To sum up - everything released on Diophantine is worth hearing - Everything!

Viosac - Dawning Luminosity
It'd be true to say I wasn't overly blown away by the previous Viosac albums that had kindly been passed my way. It wasn't that they were bad, they just weren't to my tastes. This time out though Graham Stewart has produced an album that is fully in line with what I love in my drone music.
'Dawning Luminosity' is a three song set of processed Moog drones that hover in the air and morph themselves into increasingly complex Venn diagrams. The music is distinctly electronic but holds a tactile warmth which you can almost feel as it swirls around you. I love this sort of vintage sci-fi soundworld that old tech just oozes so well and couple with some truly delightful and restrained musicianship this album is an absolute dream.
If like me you're a fan of the space drone of people like Tangerine Dream or Cluster then I really do recommend this one to you.

Hearts of Palm - Earth Headed Heart
(For Noises Sake)
An always welcome return from Cincinnati based experi-mentalists HOP who are here joined by C. Spencer Yeh (Burning Star Core) on violin. Unlike their previous recordings this is a solid 30 minute block of unadulterated improv. It's noisy, chaotic, anarchic and fun. HoP are very much of the Faustian school of improvising and build their music from hard edged shards of metallic scree. All good improvisation is introspective in that it is reliant on the participants being fully focussed on their part in the whole but HoP's brand doesn't promote introspection on the part of the listener, at least not in this listener. Instead it promotes big cheesy grins as one becomes gloriously ensnared in their multi-layered tangle of textures, instruments and sounds.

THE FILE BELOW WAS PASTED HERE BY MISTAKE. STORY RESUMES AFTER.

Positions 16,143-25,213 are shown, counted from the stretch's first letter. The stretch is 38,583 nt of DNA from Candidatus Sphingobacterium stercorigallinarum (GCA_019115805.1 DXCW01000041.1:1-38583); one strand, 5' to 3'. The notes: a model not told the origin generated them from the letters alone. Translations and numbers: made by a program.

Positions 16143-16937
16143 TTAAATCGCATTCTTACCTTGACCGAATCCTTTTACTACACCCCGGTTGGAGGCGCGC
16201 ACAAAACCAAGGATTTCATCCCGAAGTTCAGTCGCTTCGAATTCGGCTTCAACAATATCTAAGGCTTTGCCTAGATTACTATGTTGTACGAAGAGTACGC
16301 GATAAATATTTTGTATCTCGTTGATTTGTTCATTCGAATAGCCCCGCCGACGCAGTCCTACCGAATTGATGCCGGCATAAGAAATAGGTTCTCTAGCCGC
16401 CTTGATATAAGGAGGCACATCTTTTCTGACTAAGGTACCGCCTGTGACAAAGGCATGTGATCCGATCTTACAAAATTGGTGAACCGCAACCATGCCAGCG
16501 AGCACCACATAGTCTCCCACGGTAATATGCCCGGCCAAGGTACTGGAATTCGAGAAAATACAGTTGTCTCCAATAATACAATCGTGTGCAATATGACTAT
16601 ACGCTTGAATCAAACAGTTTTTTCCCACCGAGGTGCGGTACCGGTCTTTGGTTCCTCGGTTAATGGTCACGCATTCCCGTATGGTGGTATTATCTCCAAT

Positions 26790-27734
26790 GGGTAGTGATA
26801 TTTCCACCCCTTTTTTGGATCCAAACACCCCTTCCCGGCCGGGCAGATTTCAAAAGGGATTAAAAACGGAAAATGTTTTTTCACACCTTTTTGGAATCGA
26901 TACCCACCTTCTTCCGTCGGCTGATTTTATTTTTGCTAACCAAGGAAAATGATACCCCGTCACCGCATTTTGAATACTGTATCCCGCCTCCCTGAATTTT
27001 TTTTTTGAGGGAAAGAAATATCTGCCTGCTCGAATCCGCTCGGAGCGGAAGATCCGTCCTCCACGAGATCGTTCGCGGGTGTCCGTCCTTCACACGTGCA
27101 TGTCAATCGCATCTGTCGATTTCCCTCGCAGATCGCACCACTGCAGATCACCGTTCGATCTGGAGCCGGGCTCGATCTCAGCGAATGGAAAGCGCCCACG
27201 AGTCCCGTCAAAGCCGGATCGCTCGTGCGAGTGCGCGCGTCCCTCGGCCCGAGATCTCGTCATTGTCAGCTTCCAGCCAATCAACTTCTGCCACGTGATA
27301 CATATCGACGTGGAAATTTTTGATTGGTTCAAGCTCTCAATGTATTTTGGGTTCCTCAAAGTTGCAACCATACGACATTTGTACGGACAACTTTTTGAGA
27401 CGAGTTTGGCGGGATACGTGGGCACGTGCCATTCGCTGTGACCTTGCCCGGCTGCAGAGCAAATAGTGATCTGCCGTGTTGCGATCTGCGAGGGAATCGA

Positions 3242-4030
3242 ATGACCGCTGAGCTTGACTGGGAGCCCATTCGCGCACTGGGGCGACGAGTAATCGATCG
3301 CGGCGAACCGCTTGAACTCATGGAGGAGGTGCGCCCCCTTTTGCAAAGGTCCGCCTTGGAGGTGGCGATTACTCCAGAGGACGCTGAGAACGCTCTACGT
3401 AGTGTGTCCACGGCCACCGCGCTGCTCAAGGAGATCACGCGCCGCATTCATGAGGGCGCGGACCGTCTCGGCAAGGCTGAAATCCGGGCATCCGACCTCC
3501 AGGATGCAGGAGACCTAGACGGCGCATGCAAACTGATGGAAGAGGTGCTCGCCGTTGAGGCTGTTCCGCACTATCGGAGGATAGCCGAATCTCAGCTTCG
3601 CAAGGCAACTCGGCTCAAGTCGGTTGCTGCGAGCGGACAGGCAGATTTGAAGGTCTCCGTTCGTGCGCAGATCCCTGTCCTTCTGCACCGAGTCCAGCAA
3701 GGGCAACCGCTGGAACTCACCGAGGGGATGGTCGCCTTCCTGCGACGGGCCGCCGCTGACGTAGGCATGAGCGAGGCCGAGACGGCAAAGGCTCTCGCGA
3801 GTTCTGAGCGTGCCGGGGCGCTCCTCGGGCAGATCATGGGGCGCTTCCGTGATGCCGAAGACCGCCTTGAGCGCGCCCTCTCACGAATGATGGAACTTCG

Marsfield - The Towering Sky
(Faraway Press 16)
This album is like an octopus. It’s a many tentacled beast afloat in the murky depths manipulating it’s appendages in a manner that is not easily understood by onlookers but makes perfect sense to the octopus itself. It’s beautiful to behold, graceful beyond belief and you wish you could do it but you can’t because you‘re not an octopus. And yes I am drunk but that doesn’t stop me from being right.

Nurse With Wound - Paranoia in Hi-Fi (Earworms 1978-2008)
(United Dirter DPROMCD69)
It's been a while since I invested in a NWW album. She and Me Fall Together was the last one. I didn't think much of it and it catalysed a feeling that I'd been having for a while that the albums were just getting churned out and the quality had taken a nose dive. For a long time NWW had been my bench mark and I still dearly love many (and I do mean many) of the earlier albums but I'd gotten lost in the avalanche of releases and there was no way of carrying on so I didn't. Then the other week I was mooching around a little record store and spotted this little beauty with it's 99p price tag - yes that is right ninety, nine, pence. It had to be worth a shot.